The Hartford Courant has a long front page piece in its Sunday edition (Aug. 18) promoting the strategy of New London’s openly gay mayor to turn New London into “Provincetown on the Thames”:

For a time, the pitch to remake New London revolved around visions of upscale condos, a five-star hotel and an influx of tourists, with the goal of creating a smaller, scrappier version of Newport, R.I. But that image fizzled, and now this coastal city is embarking on a new revitalization strategy, one that is built on drag brunches, gay bars and pride celebrations.

New London’s gay population is “more than 3,000,” reports The Courant, and is now reveling in such events as “Ocean Beach Gay Day” and “the crowning of Miss Trans New England”. Buried deep in The Courant’s story is the acknowledgement that “a few gay pride events will [not] be enough” to turn the city around, in other words, that the main point of the article is bunk.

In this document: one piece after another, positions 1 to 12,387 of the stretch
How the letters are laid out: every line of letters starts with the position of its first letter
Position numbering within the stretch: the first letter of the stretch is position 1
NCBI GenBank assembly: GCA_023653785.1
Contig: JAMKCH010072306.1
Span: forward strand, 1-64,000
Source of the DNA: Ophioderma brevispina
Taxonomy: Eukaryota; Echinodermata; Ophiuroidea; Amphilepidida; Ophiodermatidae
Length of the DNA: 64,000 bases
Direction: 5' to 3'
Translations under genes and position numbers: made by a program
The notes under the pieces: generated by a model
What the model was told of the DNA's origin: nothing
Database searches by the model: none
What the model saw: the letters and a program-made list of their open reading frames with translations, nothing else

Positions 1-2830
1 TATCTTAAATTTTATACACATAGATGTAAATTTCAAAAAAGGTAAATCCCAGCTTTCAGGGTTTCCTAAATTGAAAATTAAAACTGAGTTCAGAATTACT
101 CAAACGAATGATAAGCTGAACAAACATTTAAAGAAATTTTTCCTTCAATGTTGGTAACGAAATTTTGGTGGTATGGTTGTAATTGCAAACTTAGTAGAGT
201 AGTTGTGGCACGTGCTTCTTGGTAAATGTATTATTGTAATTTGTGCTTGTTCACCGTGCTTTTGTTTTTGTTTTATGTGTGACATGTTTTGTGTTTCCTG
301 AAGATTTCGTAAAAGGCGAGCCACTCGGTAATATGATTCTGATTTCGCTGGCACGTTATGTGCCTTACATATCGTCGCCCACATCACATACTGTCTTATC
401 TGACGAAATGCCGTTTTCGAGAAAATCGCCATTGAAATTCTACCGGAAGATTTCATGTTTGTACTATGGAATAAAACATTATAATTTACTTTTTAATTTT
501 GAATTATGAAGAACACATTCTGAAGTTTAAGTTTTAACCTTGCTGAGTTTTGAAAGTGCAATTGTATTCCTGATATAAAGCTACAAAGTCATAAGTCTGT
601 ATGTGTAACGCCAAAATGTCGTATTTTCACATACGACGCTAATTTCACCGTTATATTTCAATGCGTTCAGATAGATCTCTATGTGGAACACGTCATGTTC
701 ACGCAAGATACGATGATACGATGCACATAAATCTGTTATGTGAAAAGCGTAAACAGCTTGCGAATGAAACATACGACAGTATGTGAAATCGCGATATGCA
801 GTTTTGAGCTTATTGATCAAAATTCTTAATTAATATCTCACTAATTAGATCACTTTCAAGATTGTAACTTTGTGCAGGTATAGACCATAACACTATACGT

But criticizing this story (or noting that The Courant will probably not give the same attention to, say, Faith and Family Day at the Rock Cats) is to avoid a deeper problem.

That deeper problem is this: There are no pro-family cultural festivals in Connecticut similar to the pro same-sex “marriage” ones frequently promoted by The Courant. True, there are Catholic and Evangelical Christian events throughout the year, but nothing intentionally concentrated for a period of time in one place like the events reported on by The Courant. And, as much as I enjoy the Rock Cats, the Christian-themed events that do occur are usually of a different kind than those described by The Courant.

Where are the Christian film festivals in Connecticut? The book fairs? The lecture series? Where are our own writers and artists and filmmakers?

These are questions we in Connecticut’s pro-family movement should be thinking about…and trying to answer.